Hall of Fame
Though a skilled chess player, Andy Soltis made his true mark on the chess world as an author. Born in Hazleton, Penn., he became an international master in 1974 and achieved grandmaster status in 1980. A win at Reggio Emilia in 1971-72 and an equal first finish at New York 1977 are among his notable tournament results; however, he stopped playing competitive chess in the 1980s and has not returned to the game since.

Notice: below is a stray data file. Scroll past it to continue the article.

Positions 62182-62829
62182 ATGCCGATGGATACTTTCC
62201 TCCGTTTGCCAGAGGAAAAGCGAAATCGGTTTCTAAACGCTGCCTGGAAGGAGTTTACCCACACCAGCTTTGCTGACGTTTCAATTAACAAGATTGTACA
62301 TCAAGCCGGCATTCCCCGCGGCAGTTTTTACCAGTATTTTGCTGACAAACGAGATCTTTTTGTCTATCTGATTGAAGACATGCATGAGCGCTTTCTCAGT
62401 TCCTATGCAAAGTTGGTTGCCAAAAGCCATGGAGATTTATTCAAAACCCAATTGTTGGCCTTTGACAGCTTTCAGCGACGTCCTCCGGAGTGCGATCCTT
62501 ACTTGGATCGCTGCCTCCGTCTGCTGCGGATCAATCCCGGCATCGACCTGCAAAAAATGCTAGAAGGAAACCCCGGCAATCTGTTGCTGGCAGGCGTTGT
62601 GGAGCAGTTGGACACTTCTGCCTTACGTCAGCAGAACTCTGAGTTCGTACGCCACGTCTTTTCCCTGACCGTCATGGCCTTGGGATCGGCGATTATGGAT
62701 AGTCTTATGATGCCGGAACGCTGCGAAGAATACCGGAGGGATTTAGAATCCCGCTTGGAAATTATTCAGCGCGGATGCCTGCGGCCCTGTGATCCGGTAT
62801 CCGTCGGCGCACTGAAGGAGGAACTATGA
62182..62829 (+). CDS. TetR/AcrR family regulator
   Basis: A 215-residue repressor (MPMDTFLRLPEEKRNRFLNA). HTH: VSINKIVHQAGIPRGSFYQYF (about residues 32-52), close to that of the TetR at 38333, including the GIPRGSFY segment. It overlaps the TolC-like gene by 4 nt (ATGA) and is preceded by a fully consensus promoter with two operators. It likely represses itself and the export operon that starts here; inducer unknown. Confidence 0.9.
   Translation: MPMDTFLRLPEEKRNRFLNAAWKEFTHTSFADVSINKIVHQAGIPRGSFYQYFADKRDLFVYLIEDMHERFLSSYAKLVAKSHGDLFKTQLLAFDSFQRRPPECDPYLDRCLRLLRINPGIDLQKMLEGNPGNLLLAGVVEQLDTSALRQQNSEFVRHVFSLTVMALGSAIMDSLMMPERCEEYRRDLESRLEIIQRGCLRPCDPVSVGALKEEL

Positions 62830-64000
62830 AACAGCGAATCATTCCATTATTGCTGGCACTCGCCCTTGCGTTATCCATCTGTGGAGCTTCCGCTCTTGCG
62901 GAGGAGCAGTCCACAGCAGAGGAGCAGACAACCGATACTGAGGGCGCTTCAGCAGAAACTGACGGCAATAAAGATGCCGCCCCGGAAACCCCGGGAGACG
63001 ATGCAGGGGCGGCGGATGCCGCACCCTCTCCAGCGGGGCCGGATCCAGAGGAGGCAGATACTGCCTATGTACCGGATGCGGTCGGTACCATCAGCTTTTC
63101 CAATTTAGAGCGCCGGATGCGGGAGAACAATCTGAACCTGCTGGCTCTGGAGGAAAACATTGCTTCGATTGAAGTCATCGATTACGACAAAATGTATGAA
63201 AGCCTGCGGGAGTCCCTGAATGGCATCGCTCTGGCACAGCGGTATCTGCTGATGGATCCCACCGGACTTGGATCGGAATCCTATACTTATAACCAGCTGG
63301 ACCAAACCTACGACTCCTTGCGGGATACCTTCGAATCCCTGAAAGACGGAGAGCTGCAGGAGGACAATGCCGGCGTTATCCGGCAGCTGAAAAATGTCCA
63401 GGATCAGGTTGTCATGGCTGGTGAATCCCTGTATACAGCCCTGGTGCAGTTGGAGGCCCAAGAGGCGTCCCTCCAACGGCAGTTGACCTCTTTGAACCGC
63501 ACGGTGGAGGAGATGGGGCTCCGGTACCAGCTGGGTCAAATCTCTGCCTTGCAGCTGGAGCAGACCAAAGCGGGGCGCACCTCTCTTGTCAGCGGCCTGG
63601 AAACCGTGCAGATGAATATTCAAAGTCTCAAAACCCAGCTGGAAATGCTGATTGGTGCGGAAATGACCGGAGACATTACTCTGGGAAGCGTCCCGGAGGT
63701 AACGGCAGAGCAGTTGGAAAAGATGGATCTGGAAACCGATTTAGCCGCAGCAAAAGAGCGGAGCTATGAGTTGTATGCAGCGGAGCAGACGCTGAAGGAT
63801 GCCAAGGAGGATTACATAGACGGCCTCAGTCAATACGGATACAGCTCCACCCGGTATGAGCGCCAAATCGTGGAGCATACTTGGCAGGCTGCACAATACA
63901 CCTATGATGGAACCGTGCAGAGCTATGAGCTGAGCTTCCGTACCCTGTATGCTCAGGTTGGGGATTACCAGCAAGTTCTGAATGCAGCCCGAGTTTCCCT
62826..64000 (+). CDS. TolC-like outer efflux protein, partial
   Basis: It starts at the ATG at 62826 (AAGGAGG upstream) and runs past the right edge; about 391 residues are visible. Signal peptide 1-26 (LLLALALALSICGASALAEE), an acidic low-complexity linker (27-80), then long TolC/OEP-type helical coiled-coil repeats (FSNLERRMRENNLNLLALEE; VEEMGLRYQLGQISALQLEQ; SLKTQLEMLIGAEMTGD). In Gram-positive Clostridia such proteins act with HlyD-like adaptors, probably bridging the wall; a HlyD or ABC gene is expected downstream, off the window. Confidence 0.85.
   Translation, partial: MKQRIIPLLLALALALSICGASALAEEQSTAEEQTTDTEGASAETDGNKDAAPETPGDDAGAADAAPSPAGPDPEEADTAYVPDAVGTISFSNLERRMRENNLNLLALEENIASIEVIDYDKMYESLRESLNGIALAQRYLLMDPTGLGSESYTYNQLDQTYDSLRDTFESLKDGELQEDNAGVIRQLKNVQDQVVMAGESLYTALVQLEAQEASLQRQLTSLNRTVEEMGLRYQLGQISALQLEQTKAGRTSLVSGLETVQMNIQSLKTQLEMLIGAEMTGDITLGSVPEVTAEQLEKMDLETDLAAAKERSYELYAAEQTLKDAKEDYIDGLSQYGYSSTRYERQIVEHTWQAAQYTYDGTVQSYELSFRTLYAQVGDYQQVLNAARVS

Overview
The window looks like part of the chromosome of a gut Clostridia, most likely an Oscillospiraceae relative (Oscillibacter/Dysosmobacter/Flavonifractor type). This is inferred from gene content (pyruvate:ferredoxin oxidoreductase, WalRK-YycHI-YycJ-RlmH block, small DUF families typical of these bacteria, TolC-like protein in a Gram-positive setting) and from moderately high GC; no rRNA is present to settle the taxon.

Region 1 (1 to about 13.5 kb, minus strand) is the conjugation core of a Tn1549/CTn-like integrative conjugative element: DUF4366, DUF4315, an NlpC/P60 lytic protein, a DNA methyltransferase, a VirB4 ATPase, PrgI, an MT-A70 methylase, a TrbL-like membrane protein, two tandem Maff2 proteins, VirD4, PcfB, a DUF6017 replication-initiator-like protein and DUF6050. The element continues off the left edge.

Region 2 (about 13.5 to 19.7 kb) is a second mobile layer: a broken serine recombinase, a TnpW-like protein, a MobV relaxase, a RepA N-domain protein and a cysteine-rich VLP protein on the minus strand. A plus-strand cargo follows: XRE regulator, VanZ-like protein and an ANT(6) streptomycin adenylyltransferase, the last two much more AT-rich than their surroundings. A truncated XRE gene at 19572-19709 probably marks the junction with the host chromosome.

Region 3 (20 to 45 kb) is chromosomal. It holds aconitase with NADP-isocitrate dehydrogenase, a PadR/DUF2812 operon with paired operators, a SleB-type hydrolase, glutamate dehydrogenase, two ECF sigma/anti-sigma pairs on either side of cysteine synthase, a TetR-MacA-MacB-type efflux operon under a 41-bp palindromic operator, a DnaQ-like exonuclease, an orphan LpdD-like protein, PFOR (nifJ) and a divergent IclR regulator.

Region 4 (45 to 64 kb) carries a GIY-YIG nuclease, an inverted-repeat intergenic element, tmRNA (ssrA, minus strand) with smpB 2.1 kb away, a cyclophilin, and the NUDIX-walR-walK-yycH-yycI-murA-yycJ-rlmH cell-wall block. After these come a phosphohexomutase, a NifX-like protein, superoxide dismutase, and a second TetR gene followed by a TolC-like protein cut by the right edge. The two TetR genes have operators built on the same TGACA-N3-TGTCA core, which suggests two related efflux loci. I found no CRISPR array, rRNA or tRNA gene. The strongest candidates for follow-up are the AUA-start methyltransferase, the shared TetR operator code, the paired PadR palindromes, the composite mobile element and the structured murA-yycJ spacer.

Where he left off as a player, however, he resumed as a writer, becoming of one of the late 20th century’s most prolific chess authors. His writing career began in the mid-1970s with the publication of books like The Great Chess Tournaments and Their Stories in 1975 and Pawn Structure Chess in 1976. Since that time, he was written or contributed to about 30 titles on subjects that range from history to strategy to game collections and analyses. In addition to his books, Soltis is also an active journalist, penning “Chess to Enjoy,” one of the longest-running columns in Chess Life, as well as a weekly column in the New York Post. He was named Chess Journalist of the Year by the U.S. Chess Federation in 1988, and in 2004 by the Chess Journalists of America.